- CDMA - stands for Code Division Multiple Access. It is a cellular standard used in America and around the world for cellular connections.
- GSM - stands for Global System for Mobile communications. It is also a cellular standard used in America and around the world for cellular connections.
Essentially, both GSM and CDMA are global systems used for mobile communications. They are two different standards with the same goal: allowing providers to connect their customers via cell network.
Does it matter if my carrier uses GSM or CDMA?
Whether your cheap cell phone plan provider uses GSM or CDMA doesn't really make much of a difference. Contrastly, it does affect which models of certain cell phones you can activate with certain carriers.
For instance, Sprint and Verizon both use CDMA while AT&T and T-Mobile use GSM. Phones on the GSM system are easy to unlock and transfer to other carriers, while phones using the CDMA system are not.
Additionally, if you buy a phone with a GSM system, you'll need to buy a SIM card in order to activate the service. If you buy a phone with a GSM system, you'll just need to call your carrier to have it activated.
Prepaid and pay as you go plans have their cons
Make sure you know what you're doing when you purchase a prepaid or pay as you go plan. If you need reliable service all of the time, purchasing one of these plans could end up costing you a lot more money and frustration than a contract plan.
Check out the customer service options
Always think about customer support when you're choosing any type of service. If you have problems with your connection or need more data, it's nice to know you'll have someone there to support you.
This is especially true for your cell phone. If you have a question about your bill or your phone has stopped working, you're going to want help fast.
How I Found the Cheapest Phone Plans
I analyzed vigorous amounts of data, reviews, and reports to come up with these cheap cell phone plans for you. Ultimately, I've found that many of the smallest, cheapest cell phone plans can be just as reliable as large carriers like Verizon or AT&T.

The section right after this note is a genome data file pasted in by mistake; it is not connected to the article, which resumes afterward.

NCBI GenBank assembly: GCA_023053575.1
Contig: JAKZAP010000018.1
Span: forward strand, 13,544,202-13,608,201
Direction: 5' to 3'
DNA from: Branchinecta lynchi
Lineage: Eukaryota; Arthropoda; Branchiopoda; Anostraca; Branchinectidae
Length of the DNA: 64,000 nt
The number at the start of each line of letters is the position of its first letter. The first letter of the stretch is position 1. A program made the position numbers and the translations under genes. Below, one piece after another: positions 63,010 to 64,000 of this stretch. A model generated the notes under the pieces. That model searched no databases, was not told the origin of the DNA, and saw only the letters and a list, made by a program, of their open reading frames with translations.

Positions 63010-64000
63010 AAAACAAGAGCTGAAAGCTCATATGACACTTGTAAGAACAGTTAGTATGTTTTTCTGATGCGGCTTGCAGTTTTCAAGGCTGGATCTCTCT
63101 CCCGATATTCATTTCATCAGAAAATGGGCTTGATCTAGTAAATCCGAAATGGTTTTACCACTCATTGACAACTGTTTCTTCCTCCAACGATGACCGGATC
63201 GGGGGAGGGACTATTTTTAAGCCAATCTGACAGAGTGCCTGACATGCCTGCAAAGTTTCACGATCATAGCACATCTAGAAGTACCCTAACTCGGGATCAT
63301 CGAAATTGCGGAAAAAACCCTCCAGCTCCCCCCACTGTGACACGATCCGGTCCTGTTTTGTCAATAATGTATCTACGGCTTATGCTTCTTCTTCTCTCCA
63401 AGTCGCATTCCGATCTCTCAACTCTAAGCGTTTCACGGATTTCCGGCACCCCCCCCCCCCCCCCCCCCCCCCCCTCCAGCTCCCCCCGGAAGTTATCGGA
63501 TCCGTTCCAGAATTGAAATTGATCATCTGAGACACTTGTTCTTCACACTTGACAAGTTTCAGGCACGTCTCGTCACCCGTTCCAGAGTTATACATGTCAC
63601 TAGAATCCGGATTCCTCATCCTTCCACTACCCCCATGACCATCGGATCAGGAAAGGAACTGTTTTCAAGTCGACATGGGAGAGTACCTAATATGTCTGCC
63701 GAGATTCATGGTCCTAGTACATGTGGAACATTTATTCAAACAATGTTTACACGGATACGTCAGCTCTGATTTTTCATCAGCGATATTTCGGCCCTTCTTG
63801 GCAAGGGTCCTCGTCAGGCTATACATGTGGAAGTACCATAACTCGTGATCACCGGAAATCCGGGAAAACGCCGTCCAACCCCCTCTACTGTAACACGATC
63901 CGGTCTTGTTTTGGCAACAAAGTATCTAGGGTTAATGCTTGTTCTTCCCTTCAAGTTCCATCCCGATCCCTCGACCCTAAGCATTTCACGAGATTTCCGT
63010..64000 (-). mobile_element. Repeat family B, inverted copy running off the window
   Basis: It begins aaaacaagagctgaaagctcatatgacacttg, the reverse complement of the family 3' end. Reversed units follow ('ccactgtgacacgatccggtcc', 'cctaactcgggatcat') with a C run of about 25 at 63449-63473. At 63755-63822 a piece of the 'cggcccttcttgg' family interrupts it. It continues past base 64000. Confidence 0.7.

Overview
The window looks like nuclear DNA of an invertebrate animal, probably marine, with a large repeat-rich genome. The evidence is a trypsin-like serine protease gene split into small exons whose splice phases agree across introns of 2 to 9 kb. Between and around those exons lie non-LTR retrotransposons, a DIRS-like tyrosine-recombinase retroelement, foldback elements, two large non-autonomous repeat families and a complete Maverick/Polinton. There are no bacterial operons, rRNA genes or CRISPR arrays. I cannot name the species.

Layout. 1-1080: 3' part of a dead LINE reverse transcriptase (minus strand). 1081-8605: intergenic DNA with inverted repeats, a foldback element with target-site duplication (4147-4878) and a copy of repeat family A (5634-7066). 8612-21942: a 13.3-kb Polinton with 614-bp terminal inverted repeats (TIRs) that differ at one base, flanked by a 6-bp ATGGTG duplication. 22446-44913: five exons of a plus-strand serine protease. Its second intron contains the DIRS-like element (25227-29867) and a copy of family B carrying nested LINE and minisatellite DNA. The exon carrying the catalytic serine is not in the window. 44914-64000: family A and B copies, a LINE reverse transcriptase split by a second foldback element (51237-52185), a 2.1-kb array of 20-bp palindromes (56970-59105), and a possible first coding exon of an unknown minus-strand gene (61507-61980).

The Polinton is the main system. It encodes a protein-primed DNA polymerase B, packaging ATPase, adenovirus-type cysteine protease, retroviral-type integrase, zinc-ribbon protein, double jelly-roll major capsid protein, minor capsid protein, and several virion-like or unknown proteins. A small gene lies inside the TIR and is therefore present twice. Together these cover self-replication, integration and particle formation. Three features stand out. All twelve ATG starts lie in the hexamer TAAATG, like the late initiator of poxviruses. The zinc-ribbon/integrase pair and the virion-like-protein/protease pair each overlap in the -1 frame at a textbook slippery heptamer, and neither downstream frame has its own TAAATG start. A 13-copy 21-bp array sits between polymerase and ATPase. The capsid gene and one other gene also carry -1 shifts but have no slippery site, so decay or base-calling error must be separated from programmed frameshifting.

Sprint even managed to make this list as one of the big four cell phone providers up there with Verizon and AT&T. They have significantly improved their services in the past couple of years, beating out AT&T in certain areas in 2015, according to Root Metrics. They do a great job of providing reliable, cheap cell phone service to their customers, which is exactly what we're all looking for.
In relation, many small networks are now buying and reselling data and minutes from the big four companies anyway. If your area is covered by the larger carrier who sold your smaller provider minutes and data, you should be covered by them as well.
Some companies like Republic Wireless are even utilizing WiFi to ensure their services are as cheap and reliable as possible for their customers. In the future, I believe larger companies will have to follow suit and search for ways to provide more affordable reliability to their customers.
Related: Here are our recommendations for the best cell phone plans for seniors.
Overall, I hope this article has helped you determine how to find the cheapest cell phone plans with the most reliable coverage. There are so many companies out there, large and small, offering so many different options. It's best to make sure you know exactly what you need before you make any decisions.
A cheap cell phone plan is just one great step for keeping costs low. We've got a bunch more tips and strategies for lowering your monthly cell phone bill here. If you're interested in getting some extra cash off of an old device, check out our guide on how to sell used cell phones.